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Immigrant Earnings Growth: Selection Bias or Real Progress?

  • Picot, Garnett
  • Piraino, Patrizio

We use longitudinal tax data linked to immigrant landing records to estimate the earnings growth of immigrants from three entering cohorts since the early 1980s. Selective attrition by low-earning immigrants might result in lower earnings growth with years since migration in longitudinal data compared to repeated cross-sections. Existing studies on U.S. data have found exactly this result (Lubotsky 2007, JPE). We ask whether a similar bias is observed in the Canadian data and find that it is not. We show that while low-earnings immigrants are more likely to leave the cross-sectional samples over time, the same is true for the Canadian born population. We conclude that there is no evidence of selective labour force participation patterns among immigrants in Canada compared to the native born population.

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File URL: http://www.clsrn.econ.ubc.ca/workingpapers/CLSRN%20Working%20Paper%20no.%2069%20-%20Picot%20and%20Piraino.pdf
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Paper provided by Vancouver School of Economics in its series CLSSRN working papers with number clsrn_admin-2010-35.

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Length: 32 pages
Date of creation: 28 Dec 2010
Date of revision: 28 Dec 2010
Handle: RePEc:ubc:clssrn:clsrn_admin-2010-35
Contact details of provider: Web page: http://www.clsrn.econ.ubc.ca/

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  1. Harriet Duleep & Mark Regets, 1997. "Measuring immigrant wage growth using matched CPS files," Demography, Springer, vol. 34(2), pages 239-249, May.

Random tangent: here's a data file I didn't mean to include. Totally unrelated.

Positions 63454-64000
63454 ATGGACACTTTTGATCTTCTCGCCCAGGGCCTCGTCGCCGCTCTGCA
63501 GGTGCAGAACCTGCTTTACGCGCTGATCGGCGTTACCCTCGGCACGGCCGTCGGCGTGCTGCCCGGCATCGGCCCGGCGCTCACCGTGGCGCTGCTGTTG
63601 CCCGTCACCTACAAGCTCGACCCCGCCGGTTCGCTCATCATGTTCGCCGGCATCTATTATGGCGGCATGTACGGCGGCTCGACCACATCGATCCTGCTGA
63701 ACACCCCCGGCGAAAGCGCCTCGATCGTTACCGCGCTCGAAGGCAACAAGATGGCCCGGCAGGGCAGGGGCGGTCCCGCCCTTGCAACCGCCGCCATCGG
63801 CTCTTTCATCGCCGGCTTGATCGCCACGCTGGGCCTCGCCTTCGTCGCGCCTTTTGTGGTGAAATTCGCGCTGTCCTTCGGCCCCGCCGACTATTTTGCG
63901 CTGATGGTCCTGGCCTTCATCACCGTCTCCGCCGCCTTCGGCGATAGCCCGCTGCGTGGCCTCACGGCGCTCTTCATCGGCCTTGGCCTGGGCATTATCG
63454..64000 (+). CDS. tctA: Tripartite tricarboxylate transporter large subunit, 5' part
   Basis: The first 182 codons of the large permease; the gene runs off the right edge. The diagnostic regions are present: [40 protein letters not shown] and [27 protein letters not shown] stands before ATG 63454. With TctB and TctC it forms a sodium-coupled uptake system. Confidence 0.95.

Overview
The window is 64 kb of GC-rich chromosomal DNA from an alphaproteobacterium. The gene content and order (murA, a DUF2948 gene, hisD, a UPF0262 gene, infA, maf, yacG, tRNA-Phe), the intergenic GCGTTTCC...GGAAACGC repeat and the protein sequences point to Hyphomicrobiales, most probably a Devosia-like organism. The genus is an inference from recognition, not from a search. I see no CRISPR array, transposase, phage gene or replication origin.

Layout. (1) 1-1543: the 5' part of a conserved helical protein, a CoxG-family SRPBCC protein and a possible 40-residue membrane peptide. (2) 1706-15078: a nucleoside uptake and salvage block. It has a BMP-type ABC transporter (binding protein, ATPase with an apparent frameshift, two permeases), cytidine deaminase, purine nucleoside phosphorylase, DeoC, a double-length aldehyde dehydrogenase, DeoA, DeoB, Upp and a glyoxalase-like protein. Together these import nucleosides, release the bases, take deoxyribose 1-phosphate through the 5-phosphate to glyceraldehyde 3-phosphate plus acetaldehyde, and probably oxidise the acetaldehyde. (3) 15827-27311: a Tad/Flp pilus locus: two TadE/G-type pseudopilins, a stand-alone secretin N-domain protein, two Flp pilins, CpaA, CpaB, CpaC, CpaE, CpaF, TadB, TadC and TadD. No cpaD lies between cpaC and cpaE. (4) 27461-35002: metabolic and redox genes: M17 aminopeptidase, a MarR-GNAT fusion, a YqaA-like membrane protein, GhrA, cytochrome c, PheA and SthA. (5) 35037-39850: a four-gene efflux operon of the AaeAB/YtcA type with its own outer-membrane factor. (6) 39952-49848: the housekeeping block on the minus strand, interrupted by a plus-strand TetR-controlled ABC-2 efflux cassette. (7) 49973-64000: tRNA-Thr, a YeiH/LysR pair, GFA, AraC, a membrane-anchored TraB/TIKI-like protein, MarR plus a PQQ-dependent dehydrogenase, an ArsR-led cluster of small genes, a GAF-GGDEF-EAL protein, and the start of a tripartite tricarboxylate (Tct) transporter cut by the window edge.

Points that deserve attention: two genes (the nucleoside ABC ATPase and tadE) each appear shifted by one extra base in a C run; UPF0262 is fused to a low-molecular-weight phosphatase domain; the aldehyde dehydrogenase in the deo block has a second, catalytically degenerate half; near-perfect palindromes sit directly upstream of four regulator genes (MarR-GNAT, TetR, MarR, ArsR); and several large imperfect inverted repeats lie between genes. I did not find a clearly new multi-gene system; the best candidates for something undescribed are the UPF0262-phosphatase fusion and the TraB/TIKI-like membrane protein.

2. Green, David A. & Worswick, Christopher, 2012. "Immigrant earnings profiles in the presence of human capital investment: Measuring cohort and macro effects," Labour Economics, Elsevier, vol. 19(2), pages 241-259.
  3. Per-Anders Edin & Robert J. LaLonde & Olof Aslund, 2000. "Emigration of Immigrants and Measures of Immigrant Assimilation: Evidence from Sweden," Working Papers 0020, Harris School of Public Policy Studies, University of Chicago.
  4. Harriet Duleep & Daniel Dowhan, 2002. "Insights from longitudinal data on the earnings growth of U.S. foreign-born men," Demography, Springer, vol. 39(3), pages 485-506, August.
  5. Derek Hum & Wayne Simpson, 2004. "Reinterpreting the performance of immigrant wages from panel data," Empirical Economics, Springer, vol. 29(1), pages 129-147, January.
  6. Wei-Yin Hu, 2000. "Immigrant Earnings Assimilation: Estimates from Longitudinal Data," American Economic Review, American Economic Association, vol. 90(2), pages 368-372, May.
  7. Skuterud, Mikal & Su, Mingcui, 2009. "Immigrant Wage Assimilation and the Return to Foreign and Host-Country Sources of Human Capital," CLSSRN working papers clsrn_admin-2009-38, Vancouver School of Economics, revised 26 Jun 2009.
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